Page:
However, I can’t help but feel that we could take this experience one little step further.  There is some part of me that wonders what would happen if I could design my own professional learning? What if I could work with my supervising administrator, and a few colleagues, to explore research and practices that could make me a better literacy teacher?

I’m trying to imagine a world where I could, along with some like-minded co-workers, explore my own professional learning path.

Who might enter into that learning with me?

There are some, I know who would walk blindly into the maelstrom, bringing with them knowledge and skills that would supercharge our efforts.  Others would bring with them their positive energy and drive to grow. It takes people with different ideas, willing to share, confident in themselves.

I can think of more than one literacy leader from each of our high school campuses who would welcome, and have welcomed, the opportunity to collaborate across departments, or even content areas. This cross current of efficacy intrigues me and feeds my desire to interact with teacher leaders.

What might that look like?

The most authentic learning experiences that happen in my classroom unfold as the kids take ownership.  In those magical moments I cease to exist and the kids fully shoulder their literacy growth.  The engagement explodes in a quiet bang and for a few brief moments I sit down, take a breath and enjoy anonymity.  This vortex forms spontaneously and when it does, I get out of the way. So often I wished to hit record and save those moments for times when I’m feeling discouraged.

This happens with adult learners too.  I’ve seen it, been in the eye of the storm as it swirls around me. Whether in the hallway in a chance encounter, in team planning meeting, or at a district curriculum review day, there is strength in numbers, and I long soak up what others bring to the table.

Maybe it starts with a research text that ignites and unites the interest of our learning group.  Perhaps a chapter from a professional text like – oh, I don’t know – something from Penny Kittle jump starts the vortex and teachers with similar goals, but different experiences find new territory to explore.

There might be readers and writers scattered haphazardly around the room. Some would whisper in pairs or stare pensively at their notebooks or a self-selected bit of research. Others might engage in lively and loud debate centered on the merits of a particular mentor text or skill. One or two tears might work their way out over the emotional connections writers build with their words or the connections readers build with the words of others.

I can see books being passed around, hear laughter erupting, and feel “eureka” moments; the language of learning.

What would be the result?

Teacher efficacy stands among the leading factors in student achievement and we can always push harder towards this ideal.  When teachers find energy in each other, almost nothing threatens success.

The authenticity that stems from teachers who feel empowered by those around and above them produce positive results. They nurture young minds and walk beside them through their educational journey. They feel free to share their writing and save in the vulnerability demanded therein.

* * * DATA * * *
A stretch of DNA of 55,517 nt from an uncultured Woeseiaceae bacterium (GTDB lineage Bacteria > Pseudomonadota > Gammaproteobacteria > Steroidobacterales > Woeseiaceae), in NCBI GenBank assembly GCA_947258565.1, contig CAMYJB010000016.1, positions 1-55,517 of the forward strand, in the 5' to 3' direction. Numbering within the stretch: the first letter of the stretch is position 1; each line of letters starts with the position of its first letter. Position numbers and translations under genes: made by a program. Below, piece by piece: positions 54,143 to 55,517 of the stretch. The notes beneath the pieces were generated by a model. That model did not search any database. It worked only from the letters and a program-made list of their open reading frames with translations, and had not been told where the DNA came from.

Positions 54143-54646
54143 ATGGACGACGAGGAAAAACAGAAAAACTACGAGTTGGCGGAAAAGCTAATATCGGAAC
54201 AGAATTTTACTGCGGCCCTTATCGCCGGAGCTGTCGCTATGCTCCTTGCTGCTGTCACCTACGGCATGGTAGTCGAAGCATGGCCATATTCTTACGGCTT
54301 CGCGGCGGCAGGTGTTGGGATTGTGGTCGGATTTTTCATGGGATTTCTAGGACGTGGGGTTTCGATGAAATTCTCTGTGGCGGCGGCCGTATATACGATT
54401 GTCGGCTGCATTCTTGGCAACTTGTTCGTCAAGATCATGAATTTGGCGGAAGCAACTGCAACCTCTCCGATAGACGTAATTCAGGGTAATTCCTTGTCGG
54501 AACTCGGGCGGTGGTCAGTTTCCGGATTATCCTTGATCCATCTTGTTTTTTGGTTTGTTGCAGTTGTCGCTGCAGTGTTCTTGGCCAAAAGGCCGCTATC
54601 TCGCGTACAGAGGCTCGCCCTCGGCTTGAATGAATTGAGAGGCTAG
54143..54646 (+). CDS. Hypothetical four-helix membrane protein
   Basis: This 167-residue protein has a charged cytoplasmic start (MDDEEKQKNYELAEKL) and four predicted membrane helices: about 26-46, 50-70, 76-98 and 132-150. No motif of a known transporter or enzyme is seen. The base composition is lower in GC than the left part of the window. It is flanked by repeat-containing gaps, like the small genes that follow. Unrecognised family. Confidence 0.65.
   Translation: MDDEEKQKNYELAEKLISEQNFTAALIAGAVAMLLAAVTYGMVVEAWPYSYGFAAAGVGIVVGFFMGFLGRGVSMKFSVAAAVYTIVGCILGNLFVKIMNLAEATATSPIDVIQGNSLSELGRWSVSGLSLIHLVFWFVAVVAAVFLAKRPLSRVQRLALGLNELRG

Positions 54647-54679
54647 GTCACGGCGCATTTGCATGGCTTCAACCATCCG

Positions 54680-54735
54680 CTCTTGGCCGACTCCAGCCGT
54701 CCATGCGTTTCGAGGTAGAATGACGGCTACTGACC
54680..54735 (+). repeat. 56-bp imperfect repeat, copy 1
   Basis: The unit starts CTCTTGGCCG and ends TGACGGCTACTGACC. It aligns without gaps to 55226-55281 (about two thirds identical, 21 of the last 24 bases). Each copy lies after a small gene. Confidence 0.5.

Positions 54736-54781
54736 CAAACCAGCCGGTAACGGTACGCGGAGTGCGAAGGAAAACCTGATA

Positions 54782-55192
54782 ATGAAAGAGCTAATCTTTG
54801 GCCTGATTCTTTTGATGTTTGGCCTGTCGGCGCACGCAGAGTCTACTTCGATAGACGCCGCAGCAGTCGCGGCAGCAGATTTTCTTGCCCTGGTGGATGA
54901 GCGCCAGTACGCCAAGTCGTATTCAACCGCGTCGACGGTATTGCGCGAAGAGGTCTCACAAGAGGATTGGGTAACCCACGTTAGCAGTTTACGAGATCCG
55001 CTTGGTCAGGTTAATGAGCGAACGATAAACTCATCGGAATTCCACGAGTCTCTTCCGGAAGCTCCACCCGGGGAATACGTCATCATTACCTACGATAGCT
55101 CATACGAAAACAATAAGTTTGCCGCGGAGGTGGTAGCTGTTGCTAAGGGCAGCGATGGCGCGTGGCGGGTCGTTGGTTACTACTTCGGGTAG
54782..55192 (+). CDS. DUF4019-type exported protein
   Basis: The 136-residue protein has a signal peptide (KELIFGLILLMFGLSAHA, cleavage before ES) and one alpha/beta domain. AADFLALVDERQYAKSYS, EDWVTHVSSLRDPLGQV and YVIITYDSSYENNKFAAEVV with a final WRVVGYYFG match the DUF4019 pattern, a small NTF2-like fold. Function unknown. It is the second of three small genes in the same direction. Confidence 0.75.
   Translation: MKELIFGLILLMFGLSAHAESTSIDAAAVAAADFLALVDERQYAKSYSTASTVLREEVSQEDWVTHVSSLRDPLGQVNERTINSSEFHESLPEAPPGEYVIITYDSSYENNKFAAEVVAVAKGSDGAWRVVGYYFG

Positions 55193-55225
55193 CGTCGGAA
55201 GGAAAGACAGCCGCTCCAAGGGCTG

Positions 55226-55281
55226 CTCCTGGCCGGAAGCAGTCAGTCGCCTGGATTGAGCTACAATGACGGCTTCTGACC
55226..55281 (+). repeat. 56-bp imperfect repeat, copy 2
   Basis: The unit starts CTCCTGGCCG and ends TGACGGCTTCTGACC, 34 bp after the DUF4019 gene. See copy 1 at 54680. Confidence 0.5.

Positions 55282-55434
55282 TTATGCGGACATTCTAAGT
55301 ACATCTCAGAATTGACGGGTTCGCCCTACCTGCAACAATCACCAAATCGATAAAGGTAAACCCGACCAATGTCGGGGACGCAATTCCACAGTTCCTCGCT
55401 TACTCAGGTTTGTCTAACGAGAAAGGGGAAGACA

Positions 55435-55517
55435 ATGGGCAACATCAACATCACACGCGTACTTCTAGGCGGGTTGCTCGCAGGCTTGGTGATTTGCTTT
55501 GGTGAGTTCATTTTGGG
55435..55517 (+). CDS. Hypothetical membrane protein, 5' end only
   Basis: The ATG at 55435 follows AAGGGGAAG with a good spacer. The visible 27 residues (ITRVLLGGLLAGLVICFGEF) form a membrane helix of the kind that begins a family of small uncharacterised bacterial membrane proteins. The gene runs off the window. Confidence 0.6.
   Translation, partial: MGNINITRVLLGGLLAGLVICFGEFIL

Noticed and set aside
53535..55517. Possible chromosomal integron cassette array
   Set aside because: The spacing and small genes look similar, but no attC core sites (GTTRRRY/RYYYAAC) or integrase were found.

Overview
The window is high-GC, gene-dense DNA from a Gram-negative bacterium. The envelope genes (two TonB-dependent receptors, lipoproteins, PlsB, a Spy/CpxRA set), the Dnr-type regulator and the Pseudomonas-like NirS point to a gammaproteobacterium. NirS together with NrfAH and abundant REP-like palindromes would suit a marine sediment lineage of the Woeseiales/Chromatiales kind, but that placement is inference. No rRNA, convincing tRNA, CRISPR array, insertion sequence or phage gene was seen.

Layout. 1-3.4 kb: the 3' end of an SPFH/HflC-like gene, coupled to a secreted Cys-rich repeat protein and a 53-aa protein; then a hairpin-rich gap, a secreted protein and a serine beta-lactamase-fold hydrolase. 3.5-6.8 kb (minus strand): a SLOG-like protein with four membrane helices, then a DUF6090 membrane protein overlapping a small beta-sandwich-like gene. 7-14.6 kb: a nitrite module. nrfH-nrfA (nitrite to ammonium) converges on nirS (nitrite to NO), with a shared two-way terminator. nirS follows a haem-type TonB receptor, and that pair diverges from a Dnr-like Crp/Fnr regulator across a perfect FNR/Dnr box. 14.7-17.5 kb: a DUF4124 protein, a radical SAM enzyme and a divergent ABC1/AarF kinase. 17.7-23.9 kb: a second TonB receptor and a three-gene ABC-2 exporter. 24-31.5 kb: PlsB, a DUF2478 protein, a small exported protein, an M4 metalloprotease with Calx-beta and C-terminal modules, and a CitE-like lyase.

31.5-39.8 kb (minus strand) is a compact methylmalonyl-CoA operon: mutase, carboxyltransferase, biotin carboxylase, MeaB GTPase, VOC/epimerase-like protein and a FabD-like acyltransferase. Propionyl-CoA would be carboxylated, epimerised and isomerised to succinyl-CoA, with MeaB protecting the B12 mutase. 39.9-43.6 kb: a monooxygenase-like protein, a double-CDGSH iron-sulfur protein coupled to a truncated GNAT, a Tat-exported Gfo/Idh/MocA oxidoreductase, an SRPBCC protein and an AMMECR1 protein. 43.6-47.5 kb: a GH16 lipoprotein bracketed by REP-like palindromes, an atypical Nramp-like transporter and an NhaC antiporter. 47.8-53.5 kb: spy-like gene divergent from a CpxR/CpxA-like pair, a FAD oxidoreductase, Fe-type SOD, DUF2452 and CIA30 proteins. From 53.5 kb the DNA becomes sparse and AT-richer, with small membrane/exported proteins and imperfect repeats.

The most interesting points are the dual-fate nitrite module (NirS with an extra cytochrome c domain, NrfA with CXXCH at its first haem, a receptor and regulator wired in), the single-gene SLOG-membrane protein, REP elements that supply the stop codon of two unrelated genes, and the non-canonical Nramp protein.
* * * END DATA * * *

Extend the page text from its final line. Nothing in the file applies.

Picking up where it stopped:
Ultimately, the goal for all professional learning is growth, whether pedagogical or practical; informational or emotional. Whatever the goal, I want to continue my journey in the company of others. This “work” that I’m exploring can’t be done in isolation, and, while I know some amazing people in our ELA department that push me to be better everyday, there is so much more to discover.


Charles Moore is excited to set forth on his 18th foray into education.  He’s feeling humbled by his recent piece in Literacy Today, the ILA magazine.  Working with the High School Section of TCTELA has been both a challenging and rewarding experience, forcing him to exercise muscles he didn’t know were there.  Here is the link for TCTELA presentation proposals.  The deadline is Sept. 4th. Charles is grateful that he gets to spend so much time with his family these days and looks forward to his son’s first year of organized football. 

Guest Post: I’ve been thinking about Ghosts or What I’ve learned about the power of mentors…and time by Elizabeth Oosterheert

“That version of the story–that version of my life without my husband in it–is a ghost I carry around with me. It’s always there, beneath the surface of my real life. I feel…so grateful that this big, messy, joyous life isn’t a ghost life, but mine…”
Kate Hope Day for The New York Times

Joe and Toby

Joe & Toby after a performance of the 2018 play, Merlin’s Fire

If you’re like me, when the end of the school year arrives, you entertain the ghosts of what might have been. These lingering ghosts are questions like:  What if I had spent more time conferencing with that student? What if I had found this mentor text a little sooner? What if I had done more mini-lessons about . . .

And the list goes on.

I learned a few lessons during this past year I hope will have a positive impact on EVERY facet of my readers’ and writers’ workshop for next year. My teacher’s soul already knew this, but I recognized more powerfully than ever before that the right mentor texts at the right time, combined with enough space to explore craft moves and to write about things that matter, makes all the difference.

My students love what I call food literature (thanks to @KarlaHilliard for this amazing idea!),  a writing study we do after Christmas composed entirely of reflections about food. This takes the form of food narratives, poetry, listicles, or critical reviews.